On 20 June 2014, the conservation-restoration team, along with professors from the University of Ghent and Leuven, put forward the intermediary results for the restoration of the Ghent Altarpiece in the Museum of Fine Arts in Ghent.
The restoration and conservation campaign for the Ghent Altarpiece (1432), the masterpiece of the Brothers van Eyck began in October 2012. The restoration studio is located in the MSK Ghent and is to be seen from behind a glass wall. The restoration and conservation campaign is in the hands of the Royal Institute for Cultural Heritage (KIK) in Brussels. The Provincial Cultural Centre Caermersklooster is responsible for the interpretation and changing thematic exhibitions. Two-thirds of the multi-paneled work always remains to be seen in the Villa Chapel in the Saint Bavo Cathedral. In the meantime, the climate is controlled in the glass case in which the multi-paneled work is preserved.
Since the beginning of the campaign, the restoration team is working on the eight panels of the backside of wings. Heavy yellowed varnish is being removed and it has been revealed that coats of paint that have been exposed are in fact old overpaintings. This is also a curiosity for the experts. The garments of nearly all of the figures, and the grisailles of Saint John the Baptist and Saint John the Evangelist as well as the architectural settings have all been substantially painted over.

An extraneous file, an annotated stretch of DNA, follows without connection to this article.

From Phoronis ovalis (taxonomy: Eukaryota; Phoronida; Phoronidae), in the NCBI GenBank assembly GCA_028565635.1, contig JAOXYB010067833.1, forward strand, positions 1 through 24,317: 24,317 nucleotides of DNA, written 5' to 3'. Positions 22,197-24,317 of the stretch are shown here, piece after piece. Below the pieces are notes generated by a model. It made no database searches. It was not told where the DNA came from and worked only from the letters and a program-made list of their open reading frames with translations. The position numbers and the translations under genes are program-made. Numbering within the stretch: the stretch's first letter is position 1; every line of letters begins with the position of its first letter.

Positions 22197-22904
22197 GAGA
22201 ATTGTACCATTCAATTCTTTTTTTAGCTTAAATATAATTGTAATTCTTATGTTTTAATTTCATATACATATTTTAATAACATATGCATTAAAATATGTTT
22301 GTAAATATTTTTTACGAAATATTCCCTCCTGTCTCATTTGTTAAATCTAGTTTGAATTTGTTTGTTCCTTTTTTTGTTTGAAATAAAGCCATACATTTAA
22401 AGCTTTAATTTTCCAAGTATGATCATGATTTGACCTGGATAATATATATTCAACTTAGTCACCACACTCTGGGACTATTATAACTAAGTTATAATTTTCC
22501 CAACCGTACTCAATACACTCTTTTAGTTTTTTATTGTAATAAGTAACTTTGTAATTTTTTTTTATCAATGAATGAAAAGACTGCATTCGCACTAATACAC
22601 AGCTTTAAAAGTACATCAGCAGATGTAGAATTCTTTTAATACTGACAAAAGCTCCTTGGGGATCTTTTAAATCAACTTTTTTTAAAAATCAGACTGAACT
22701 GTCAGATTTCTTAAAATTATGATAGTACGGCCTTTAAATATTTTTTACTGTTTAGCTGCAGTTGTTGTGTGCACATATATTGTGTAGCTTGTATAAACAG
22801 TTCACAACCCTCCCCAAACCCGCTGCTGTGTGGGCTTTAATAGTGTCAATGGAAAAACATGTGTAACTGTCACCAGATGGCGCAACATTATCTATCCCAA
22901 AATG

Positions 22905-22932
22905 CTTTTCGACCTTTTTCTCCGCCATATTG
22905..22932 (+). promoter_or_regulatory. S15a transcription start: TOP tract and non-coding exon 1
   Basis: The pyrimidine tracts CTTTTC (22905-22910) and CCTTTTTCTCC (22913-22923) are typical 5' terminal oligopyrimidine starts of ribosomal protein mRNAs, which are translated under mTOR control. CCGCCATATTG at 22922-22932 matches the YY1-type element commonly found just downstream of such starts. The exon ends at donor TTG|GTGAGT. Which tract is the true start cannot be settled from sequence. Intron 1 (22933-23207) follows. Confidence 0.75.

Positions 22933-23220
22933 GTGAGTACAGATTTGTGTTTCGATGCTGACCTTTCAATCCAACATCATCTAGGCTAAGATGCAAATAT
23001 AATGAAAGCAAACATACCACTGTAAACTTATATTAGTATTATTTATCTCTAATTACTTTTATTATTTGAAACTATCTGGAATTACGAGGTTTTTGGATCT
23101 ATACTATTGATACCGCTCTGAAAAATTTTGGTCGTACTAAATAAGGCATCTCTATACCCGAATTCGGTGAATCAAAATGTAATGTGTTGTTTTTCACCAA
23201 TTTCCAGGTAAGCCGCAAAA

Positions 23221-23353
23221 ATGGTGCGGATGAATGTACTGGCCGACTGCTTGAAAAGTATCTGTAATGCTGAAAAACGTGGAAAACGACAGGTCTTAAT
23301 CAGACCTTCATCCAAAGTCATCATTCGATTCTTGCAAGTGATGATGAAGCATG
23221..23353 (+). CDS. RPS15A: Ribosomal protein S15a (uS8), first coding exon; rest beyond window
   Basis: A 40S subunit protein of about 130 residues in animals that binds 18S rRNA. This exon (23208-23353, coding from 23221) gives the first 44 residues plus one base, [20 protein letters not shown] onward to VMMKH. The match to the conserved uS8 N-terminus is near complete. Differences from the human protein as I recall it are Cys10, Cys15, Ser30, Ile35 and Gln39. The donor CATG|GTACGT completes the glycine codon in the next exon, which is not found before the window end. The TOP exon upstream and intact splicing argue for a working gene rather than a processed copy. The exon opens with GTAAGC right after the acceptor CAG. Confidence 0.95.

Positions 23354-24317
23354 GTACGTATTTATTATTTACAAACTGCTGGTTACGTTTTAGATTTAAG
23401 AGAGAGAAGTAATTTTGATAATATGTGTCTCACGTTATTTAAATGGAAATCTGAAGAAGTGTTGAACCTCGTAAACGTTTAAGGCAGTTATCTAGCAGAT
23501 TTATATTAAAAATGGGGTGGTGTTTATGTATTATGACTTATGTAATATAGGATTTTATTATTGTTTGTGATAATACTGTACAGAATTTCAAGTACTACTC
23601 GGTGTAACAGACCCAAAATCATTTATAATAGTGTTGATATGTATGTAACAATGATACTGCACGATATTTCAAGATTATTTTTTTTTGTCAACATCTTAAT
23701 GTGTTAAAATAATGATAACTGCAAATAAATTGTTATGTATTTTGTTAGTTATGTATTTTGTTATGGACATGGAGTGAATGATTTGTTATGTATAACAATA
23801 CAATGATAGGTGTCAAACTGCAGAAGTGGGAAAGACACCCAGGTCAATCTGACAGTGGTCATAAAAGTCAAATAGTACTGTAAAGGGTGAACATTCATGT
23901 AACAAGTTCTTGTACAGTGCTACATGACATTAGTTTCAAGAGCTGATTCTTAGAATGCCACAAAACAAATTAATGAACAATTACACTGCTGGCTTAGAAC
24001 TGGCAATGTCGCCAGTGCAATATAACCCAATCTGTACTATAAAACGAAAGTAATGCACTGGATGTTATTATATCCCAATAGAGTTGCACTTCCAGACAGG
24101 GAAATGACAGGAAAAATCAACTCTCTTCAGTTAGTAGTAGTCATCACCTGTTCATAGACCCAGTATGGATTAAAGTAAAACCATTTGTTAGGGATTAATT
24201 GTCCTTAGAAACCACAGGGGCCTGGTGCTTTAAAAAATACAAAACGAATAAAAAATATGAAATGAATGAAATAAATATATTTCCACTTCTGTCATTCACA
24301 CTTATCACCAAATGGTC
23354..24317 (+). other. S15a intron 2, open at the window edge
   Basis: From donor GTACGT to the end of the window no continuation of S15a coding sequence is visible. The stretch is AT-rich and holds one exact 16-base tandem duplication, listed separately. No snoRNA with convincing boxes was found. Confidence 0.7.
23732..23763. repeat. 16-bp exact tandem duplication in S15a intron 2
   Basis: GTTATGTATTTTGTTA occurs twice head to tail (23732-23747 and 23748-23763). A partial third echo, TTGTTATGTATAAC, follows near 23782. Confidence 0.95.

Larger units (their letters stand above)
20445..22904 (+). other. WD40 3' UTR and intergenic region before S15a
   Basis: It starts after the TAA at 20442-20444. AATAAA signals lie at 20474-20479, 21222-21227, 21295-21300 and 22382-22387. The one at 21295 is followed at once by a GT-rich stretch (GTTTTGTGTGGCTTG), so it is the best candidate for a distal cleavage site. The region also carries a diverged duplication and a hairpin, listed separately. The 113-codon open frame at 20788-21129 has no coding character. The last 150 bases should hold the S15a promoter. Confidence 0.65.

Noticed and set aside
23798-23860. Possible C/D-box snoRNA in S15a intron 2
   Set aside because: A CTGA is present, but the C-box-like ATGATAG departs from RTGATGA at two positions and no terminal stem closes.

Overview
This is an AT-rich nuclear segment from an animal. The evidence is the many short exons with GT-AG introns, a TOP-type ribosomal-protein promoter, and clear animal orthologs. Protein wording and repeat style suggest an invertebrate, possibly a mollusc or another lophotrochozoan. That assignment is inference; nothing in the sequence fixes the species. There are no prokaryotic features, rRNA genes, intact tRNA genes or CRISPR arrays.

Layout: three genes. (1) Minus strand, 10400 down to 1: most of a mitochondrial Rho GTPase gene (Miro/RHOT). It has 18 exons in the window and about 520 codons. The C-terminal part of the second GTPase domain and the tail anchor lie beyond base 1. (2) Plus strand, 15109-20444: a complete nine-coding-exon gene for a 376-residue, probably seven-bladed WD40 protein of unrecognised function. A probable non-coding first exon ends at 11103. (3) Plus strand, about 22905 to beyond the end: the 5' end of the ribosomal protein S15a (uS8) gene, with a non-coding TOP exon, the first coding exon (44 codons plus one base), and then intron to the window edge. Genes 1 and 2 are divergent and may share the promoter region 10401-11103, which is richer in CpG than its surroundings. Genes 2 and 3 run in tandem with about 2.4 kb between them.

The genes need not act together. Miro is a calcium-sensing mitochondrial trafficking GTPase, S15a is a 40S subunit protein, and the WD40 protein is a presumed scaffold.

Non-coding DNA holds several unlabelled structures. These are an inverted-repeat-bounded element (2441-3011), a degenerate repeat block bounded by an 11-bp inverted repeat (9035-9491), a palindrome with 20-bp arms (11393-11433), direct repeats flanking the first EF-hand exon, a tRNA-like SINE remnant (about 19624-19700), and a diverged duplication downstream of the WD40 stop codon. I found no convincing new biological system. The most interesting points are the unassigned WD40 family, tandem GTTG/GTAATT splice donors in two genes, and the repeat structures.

The findings were confirmed by the analysis of paint samples in the lab of the KIK. In order to verify if the overpaintings can be extracted without causing structural damage to the underlying pictorial layers, the help of the sophisticated research methods such as the 3-D Hirox microscope (University of Ghent) and an MA-XRF research (University of Antwerp) have been implemented.
An international expert committee has determined that because of the relatively good preserved condition of the underlying layers, the team can proceed with the exposing of the original layers of paint. Layers are removed inch by inch with a scalpel and stereomicroscope.
On an aesthetic level, there is talk of a real metamorphosis. The Ghent Altarpiece looks brighter and fresher than one could ever imagine. Folds that were clumsily painted over now once again bear witness to the technical skill of the van Eycks. The three-dimensionality of the interior of the Annunciation or of the grisailles is honourably restored. The rendering of the shadows and light-one of the most important achievements of the art of the van Eycks-is now to been seen again. Shadows cast are hidden behind darkened overpaintings. On an iconographical level as well, remarkable changes are seen. Cobwebs in the corners of walls, for example, were not seen for centuries. The frames are also being treated and again show piecemeal the original imitation of stone.
Exhibition From Tree trunk to Altarpiece, Caermersklooster, Ghent, beginning 10 September
(News item June 20 2014)